Getting into an elite coding bootcamp is hard. You take a bunch of coding tests and technical interviews and it’s easy to get stressed out during the process. Top coding schools are also extremely selective. App Academy (where I'm an instructor) has an acceptance rate of 3% - that’s lower than Harvard.

But we want you to get in! We admit every student that jumps over our bar. And we want you to have the legs to make the jump. So if you want to get into the most selective coding schools, here’s what you’ll need to know:

Tip #1. Get comfortable with nested loops

What's a nested loop? A nested loop is a loop inside of a loop. They’re crucial for solving interview problems that make you compare items inside an array. Here are a couple examples:

There's one "until" nested inside of another "until".

There's one "for" nested inside of another "for". The same thing in javascript:

Note: the code above doesn't solve a specific problem. It's just an example of nested loops. Any representation of real code, living or dead, is purely coincidental.

Think of a clock.  Every time the minute hand circles all the way around, the hour hand goes up by one.  Same idea.

Here are some example problems that you should be able to solve, without help, using nested loops in a coding bootcamp interview:

  1. It's Easter Sunday and it's showtime for the Easter Bunny. He has 100 baskets to fill. He goes through each basket and puts an egg in. Then he goes back to the beginning. He stops at every second basket and if the basket has an egg in it (all of them do, in this case), he takes the egg out. Otherwise he puts an egg in.  Then he goes back to the beginning. He stops at every third basket, taking an egg out if there's an egg or putting an egg in if there isn't.  He does this for every fourth basket, fifth basket, etc., all the way up to every hundredth basket. Once he's finished, which baskets have eggs in them?  Write the code to solve this question.
  2. Write bubble_sort to sort an array. Look at the animation on wikipedia and try to figure out the code on your own. You can ignore the jargon on the wikipedia page. Just look at the animation.

Tip #2. "Be" the computer.

If I'm walking through an algorithm I just wrote, I'll write out what the variables are on paper. For the code above, take a look: 

You should be able to look at code you wrote and walk through that code from beginning to end, knowing exactly what every variable is at every point in time.  If you're watching The Godfather and you pause an hour in, you should know the names of all the characters onscreen.

If you can write everything out for problems like Easter Bunny and Bubble Sort, you're golden.

When I say "be" the computer, you should be able to think through your program step-by-step and know what the variables are. "Being" the computer is not zen. Undercaffeinated Chevy Chase agrees:

Tip #3. Defend your time and trust the material we give you

If you have no experience and you're willing to put in two hours a day of study, it will take you anywhere from four weeks to three months to get up to speed. You have to be comfortable spending focused chunks of your time on the prep work. Schedule the early mornings or weeknights in your calendar right now.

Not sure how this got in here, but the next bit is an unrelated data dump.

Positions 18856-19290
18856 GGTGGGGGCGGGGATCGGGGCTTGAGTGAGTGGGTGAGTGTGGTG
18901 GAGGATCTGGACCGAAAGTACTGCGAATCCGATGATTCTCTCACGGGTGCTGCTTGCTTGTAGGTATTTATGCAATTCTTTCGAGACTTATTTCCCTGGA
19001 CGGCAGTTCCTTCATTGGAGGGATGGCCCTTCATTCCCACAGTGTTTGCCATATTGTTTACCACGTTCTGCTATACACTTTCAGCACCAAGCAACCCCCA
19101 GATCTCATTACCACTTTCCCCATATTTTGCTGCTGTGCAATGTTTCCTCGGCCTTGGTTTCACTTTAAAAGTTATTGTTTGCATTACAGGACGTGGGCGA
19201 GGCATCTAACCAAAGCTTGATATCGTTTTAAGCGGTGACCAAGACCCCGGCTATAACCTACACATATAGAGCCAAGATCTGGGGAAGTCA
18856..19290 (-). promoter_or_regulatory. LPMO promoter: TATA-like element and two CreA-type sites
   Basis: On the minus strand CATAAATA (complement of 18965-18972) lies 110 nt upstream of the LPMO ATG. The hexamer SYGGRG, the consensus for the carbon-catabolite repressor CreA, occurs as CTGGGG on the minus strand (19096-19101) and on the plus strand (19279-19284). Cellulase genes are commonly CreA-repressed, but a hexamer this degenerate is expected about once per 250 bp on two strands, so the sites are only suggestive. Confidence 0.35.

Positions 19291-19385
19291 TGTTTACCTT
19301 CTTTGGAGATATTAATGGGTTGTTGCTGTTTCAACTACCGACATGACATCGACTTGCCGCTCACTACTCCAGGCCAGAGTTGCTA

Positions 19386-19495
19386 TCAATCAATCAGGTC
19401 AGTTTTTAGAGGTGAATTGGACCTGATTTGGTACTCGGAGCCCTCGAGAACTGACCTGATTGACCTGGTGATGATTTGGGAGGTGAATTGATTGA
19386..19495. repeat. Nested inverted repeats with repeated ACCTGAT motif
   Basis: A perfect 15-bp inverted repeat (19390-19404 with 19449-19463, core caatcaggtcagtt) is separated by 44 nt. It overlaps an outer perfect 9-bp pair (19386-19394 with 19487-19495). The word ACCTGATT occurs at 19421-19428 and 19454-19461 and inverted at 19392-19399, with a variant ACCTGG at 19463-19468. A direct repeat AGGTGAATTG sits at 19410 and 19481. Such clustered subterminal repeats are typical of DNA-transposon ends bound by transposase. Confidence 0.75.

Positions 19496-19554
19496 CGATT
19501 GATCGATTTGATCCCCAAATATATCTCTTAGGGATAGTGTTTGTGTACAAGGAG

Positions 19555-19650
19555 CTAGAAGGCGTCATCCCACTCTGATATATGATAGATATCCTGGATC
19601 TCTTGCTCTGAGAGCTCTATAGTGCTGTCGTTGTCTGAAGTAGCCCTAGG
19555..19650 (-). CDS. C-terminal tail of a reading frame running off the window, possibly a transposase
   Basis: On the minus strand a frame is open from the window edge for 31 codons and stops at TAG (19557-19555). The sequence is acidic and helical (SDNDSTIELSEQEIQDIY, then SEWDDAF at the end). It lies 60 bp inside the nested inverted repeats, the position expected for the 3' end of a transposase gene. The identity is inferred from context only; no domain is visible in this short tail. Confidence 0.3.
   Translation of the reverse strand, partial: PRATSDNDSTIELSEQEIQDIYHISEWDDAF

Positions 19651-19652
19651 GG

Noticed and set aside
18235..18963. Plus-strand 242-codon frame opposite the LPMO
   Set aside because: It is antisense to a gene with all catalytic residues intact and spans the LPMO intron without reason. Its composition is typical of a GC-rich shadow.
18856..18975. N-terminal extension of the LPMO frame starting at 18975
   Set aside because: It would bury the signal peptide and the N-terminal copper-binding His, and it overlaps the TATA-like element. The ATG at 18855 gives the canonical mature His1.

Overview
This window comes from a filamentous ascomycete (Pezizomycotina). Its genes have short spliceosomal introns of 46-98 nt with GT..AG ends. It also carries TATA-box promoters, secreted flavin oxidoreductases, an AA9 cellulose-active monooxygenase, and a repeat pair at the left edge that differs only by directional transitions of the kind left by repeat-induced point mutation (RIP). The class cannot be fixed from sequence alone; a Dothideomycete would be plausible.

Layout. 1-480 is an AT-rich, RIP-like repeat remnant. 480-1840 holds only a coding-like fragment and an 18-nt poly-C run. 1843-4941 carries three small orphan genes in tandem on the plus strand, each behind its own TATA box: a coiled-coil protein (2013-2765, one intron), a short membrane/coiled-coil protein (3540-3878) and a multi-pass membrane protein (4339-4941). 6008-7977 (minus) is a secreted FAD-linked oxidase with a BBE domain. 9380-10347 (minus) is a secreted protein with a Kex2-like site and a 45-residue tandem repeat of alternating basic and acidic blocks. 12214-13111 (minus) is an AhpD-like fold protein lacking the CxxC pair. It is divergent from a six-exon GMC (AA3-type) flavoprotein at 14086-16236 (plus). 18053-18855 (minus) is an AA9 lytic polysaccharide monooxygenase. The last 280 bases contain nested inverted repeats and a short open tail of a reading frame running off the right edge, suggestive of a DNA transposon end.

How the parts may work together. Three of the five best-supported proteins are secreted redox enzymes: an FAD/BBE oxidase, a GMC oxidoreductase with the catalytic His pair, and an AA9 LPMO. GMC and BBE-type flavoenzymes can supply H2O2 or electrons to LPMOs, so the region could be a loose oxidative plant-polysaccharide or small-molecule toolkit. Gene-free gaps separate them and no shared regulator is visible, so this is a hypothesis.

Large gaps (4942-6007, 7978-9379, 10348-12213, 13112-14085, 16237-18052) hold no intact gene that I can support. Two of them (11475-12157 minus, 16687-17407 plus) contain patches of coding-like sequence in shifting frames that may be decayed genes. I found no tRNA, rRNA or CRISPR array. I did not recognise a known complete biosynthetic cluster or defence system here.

As easy as it sounds, scheduling time is where most students fail. If you’re struggling with the material or you can’t devote the time on your own, find a tutor or look into other structured learning options.

At App Academy, we developed a 4 week, part-time program called Bootcamp Prep to help students overcome this hurdle. Through Bootcamp Prep, App Academy instructors will train you on web development fundamentals, provide interview prep, and one-on-one application assistance. More importantly, if you don’t get into a bootcamp after graduating, the course is free! You can find out more about the program here.

Bonus Advice

We put a lot of thought into the right materials to prep our students. Go through all the materials we recommend. If you want more specific advice:

  1. Finish the Codecademy track for your programming language.
  2. Read the introductory book your bootcamp recommends and type out the code as you go.
  3. Solve some of the easy and medium challenges on CoderByte. If you can’t solve a problem within 30 minutes, look at the solution. Don't get stuck.
  4. Get a tutor to help you through difficult concepts or sign up for a structured prep program like Bootcamp Prep.
  5. Optional: Some Javascript bootcamps will recommend that you're able to rewrite parts of the underscore library.

Want something more tangible? (Well, as tangible as code can be.) I wrote a worksheet for you. If you want some deliberate practice with nested loops, download this file. Try all the problems, then look at the solution.

TL;DR: Understand nested loops, put in the time and effort, and do the worksheet.

 

To learn more about App Academy Bootcamp Prep, check out the website here.

To learn more about App Academy, read reviews on Course Report.

If you have interesting questions or opportunities, email Asher at akingabramson [at symbol] appacademy.io. Asher gets a high volume of emails, so he can't promise to respond to every one. He's rooting for you!

About The Author

Asher abramson

Asher is a Software Engineer and Learning Architect at App Academy, the most selective coding bootcamp in San Francisco (3% admission rate). Asher is also the Founder of Learn20, a regular "learnathon" for autodidacts.